The patient’s history, as always, is extremely important in my effort to pin down the pain generator. Multiple key questions help me diagnose the disc or facets as the source of pain. With pressures within the disc increasing significantly with forward flexion at the waist, patients will typically report exacerbation of pain with prolonged sitting, driving, rising from a seated position, first thing in the morning, bending over to pick something up, tie their shoes, doing dishes, bending over to shave, etc. However, the discs bear some amount of pressure in all positions, so there is some variability.
Often there is a specific trauma: I’ve heard coughing, sneezing, vomiting, picking up a table, picking up something as light as a pen. However, just as often, there is no inciting event and patients will “wake up with it.” Relieving positions often include lying flat or on side with legs bent up, sort of in the fetal position. Staying active and moving around is often reported to ease discomfort. Often patients will point to the lumbar spine and report pain in a band-like pattern around the waist line and radiating into hips. Of course, if there is nerve root (sciatica) involvement, there can be a history of pain radiating into buttocks and down the leg. A surgical history in that area of the spine can change biomechanics and increase susceptibility to discogenic pain as well.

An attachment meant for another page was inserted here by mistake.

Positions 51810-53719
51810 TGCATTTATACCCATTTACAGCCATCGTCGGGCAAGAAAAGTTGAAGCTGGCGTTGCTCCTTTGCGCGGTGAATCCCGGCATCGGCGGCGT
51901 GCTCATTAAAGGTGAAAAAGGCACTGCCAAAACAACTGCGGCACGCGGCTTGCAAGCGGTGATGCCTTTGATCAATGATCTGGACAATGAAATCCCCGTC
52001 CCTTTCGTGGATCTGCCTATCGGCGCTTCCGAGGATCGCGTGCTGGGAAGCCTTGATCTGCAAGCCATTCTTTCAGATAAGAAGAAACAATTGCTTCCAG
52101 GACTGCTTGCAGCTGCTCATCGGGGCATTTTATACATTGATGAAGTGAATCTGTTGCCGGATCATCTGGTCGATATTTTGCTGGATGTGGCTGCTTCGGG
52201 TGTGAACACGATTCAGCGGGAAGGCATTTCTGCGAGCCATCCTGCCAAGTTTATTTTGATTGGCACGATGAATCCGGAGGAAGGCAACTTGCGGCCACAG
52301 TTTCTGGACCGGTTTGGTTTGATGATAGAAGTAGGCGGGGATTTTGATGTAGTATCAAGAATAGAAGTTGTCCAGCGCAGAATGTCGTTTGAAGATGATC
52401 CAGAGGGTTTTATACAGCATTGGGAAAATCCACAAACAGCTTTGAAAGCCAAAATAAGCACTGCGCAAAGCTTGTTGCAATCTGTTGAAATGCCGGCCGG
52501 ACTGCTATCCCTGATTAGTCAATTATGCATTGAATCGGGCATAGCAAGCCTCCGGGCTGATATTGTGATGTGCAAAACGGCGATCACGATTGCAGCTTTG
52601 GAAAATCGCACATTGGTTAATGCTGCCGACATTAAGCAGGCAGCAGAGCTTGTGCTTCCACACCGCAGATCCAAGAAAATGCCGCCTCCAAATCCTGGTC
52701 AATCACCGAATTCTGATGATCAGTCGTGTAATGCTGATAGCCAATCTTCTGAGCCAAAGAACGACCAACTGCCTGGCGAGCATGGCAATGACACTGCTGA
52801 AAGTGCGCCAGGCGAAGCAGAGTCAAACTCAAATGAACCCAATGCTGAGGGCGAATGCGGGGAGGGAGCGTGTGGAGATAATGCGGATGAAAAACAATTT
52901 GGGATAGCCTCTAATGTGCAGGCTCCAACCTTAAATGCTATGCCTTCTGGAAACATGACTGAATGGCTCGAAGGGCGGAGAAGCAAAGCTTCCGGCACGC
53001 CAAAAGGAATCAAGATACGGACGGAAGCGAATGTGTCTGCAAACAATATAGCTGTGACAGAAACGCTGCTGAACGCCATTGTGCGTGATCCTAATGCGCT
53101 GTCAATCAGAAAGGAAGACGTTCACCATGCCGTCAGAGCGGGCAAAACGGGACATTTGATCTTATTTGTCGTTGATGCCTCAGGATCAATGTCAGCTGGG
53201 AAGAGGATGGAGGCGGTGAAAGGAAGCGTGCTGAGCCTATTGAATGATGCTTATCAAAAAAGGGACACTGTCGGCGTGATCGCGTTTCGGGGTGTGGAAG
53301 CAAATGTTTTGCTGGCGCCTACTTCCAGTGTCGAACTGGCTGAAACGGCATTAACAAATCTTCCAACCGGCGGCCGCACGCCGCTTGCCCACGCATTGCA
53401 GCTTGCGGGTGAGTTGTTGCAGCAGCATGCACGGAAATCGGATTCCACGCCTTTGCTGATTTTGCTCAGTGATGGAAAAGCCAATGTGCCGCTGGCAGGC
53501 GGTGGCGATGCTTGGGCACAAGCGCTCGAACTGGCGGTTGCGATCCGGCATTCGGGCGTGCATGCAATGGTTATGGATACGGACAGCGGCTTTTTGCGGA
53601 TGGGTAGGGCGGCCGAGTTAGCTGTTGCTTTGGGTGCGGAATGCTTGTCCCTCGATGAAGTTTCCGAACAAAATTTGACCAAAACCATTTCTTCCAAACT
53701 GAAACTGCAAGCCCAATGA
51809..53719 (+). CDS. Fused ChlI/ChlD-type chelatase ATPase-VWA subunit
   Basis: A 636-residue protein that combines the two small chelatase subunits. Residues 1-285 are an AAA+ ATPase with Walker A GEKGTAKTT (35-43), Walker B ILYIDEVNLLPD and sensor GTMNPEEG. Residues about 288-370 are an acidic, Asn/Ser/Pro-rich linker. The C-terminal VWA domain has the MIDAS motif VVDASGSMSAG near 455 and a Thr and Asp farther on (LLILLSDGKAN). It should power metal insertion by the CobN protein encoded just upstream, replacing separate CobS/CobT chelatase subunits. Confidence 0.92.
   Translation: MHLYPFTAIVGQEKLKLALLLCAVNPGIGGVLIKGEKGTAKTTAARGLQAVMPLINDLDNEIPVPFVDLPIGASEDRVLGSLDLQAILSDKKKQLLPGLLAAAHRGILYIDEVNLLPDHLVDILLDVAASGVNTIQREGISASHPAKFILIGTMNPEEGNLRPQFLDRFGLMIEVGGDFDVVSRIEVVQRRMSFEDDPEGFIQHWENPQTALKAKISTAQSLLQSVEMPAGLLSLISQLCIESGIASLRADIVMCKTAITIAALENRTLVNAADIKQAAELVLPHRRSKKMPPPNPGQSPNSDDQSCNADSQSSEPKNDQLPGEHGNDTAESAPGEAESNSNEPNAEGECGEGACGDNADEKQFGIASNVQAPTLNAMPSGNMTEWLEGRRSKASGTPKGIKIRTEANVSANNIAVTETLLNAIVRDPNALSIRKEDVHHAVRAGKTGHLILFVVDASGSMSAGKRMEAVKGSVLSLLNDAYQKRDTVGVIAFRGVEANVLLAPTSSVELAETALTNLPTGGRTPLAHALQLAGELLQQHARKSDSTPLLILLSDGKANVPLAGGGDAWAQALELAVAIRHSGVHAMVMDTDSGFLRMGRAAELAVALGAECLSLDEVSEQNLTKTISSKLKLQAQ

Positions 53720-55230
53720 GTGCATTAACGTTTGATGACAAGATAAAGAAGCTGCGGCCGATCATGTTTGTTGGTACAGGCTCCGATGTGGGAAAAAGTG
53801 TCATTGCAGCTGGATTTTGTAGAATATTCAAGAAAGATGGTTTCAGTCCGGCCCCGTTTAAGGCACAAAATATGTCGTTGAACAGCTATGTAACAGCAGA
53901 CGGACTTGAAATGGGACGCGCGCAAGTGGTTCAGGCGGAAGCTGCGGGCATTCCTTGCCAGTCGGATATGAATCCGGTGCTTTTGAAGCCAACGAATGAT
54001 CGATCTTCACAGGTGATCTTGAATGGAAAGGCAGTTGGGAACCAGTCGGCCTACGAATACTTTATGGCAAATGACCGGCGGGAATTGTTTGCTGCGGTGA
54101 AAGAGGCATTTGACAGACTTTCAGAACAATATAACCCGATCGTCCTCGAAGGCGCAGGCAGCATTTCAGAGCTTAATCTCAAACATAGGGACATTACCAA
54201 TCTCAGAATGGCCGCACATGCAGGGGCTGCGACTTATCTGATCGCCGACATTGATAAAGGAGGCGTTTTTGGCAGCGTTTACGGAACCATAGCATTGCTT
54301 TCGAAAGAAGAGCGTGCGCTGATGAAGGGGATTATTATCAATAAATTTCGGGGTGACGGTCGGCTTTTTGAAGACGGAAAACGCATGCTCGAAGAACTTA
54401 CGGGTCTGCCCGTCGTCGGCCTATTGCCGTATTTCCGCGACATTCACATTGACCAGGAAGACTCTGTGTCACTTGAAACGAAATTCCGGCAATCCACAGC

by Nathan S. Walters, MD
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